The Paramount Theater in Austin, Texas is one of those historic architectural jewels over which Chamber of Commerce brochures drool. Built near the turn of the century as a vaudeville and live theater venue, the Paramount eventually fell into disuse and disrepair and was slated for demolition. Fortunately, Austinites saved the Paramount from the wrecking ball and instead meticulously restored and renovated it.
Among other things, it’s now host to the Paramount Summer Film Classics Series; an annual summer-long tour de force of Hollywood’s best movies. Double features with the likes of Bogey, Stewart, and Marilyn or by Hitchcock, Ford, or Woody Allen play every summer night on a silver screen bigger than many modern multiplexes and all for less than it costs to go see Arnold deliver the latest bland, market-tested catchphrase.
Traditionally, genre films get at least a week to shine. Such classics as “The Day the Earth Stood Still,” “Alien,” “2001: A Space Odyssey” and even “A Clockwork Orange” have all unspooled before large and appreciative crowds. The highlight of genre week, however, is the almost annual Director’s Cut screening of Ridley Scott’s “Bladerunner.” Like most people, I consider the Director’s Cut an infinitely better version than the spoon feeding, voice-over-marred, happy ending-scarred original. Indeed, I embrace the Director’s Cut of this film as a cinema landmark. One for the ages.
Which makes me a hypocrite.
You see, I condemned George Lucas to cinematic hell for his so-called “Special Edition” of “Star Wars,” going so far as to boycott “The Empire Strikes Back” and “Return of the Highly Marketable Teddy Bears,” much as I desperately wanted to see them on the big screen.
Well, “Empire…,” anyway.
So, is this mere semantics here or is there more to it than that? What makes one film’s “Director’s Cut” a good thing while another’s “Special Edition” constitutes an affront to the Film Gods? With this summer’s release of the “Blood Simple” director’s cut and now the special edition of “The Exorcist” scaring the bejeezus out of a new generation of moviegoers, now’s as good a time as any to explore an issue that ranks right up there with the “Alien” vs. “Predator” debate.
“Star Wars,” as has been well-chronicled, simply transcended cinema. While critics scoffed at its plastic sets, simplistic storyline and wooden acting, the film nonetheless connected with the world’s collective psyche and became an international phenomenon. As the years passed, “Star Wars” and its two sequels surpassed such mere mortal labels as “phenomenon” and graduated to become universally recognizable pop culture icons.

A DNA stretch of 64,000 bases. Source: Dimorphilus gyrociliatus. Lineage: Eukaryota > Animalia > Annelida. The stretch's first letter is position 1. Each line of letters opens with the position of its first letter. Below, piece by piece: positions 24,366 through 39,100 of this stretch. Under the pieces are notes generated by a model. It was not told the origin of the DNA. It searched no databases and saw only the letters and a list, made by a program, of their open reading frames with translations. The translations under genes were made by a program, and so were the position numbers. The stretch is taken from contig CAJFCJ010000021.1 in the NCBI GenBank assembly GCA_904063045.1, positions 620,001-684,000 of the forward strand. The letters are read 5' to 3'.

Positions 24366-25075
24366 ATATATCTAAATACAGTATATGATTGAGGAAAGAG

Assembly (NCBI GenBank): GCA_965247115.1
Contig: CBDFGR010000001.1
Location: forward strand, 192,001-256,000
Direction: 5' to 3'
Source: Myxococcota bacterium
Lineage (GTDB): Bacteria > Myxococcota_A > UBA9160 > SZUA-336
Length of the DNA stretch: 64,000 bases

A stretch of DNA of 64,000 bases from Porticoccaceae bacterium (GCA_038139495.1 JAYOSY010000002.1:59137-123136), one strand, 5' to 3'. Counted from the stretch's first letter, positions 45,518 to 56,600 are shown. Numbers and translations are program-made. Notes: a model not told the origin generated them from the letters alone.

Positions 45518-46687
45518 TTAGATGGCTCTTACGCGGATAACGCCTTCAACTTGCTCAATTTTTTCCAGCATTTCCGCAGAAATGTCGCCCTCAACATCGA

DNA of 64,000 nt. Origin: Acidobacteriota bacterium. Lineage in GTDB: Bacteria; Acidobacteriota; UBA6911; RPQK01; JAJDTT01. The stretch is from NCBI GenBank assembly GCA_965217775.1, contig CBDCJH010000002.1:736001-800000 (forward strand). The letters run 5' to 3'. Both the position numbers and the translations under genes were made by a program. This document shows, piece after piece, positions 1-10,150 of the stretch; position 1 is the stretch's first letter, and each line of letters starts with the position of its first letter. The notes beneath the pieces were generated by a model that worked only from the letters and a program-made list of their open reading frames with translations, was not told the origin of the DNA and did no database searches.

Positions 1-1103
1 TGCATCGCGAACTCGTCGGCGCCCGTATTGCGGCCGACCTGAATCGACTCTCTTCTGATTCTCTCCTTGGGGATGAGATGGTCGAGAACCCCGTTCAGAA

Aside from its impact on awestruck moviegoers, “Star Wars” also launched a number of revolutions which forever altered the way Hollywood does business. Almost single-handedly, the film made science fiction, which had been a perennial film and television pariah, “respectable” again. The success of the film paved the way for the revival of the “Star Trek” television series and movie franchise, and such film franchises as the “Alien” and “Terminator” films. All of the recent science fiction blockbusters, in fact, such as “Space Cowboys” and the upcoming “Red Planet” owe their birth, at least in part, to the legacy of “Star Wars,” (as does, ironically, a certain bleak science fiction detective story starring “Star Wars” alumni Harrison Ford.)
Finally, with the film’s unprecedented box office performance came the genesis of the Hollywood blockbuster mentality as well as the emphasis on cutting edge special effects; both trends which continue to this day.
Obviously then, in addition to being a popular and beloved film classic in its own right, “Star Wars” had an immediate, profound and long lasting effect on the movies and movie making in general.
“Bladerunner,” on the other hand, initially had nowhere to go but up. With Han Solo and Indiana Jones fans salivating over another Harrison Ford science fiction spectacular, expectations for this new film by red hot “Alien” director Ridley Scott were wildly inflated from the start. When those same fans, expecting another thrill-a-minute joyride, instead laid eyes on “Bladerunner”‘s somber, brooding, cautionary detective tale, the film sputtered at the box office. In those Stone Age times before the VCR and cable movie networks, a poor box office showing usually meant a quickly pulled plug at the theater and obscurity for the film.
Yet despite the film’s obvious defects, something about it stuck in the craw of science fiction fans. Gradually over the years, like the “Glass is Half Full” astronomers who got all they could out of a fuzzy Hubble Space Telescope, these same fans began to appreciate the flawed beauty of the original studio version of the film. Before long, “Bladerunner” seemed to be heading for the “Buckaroo Banzai” level of cult status.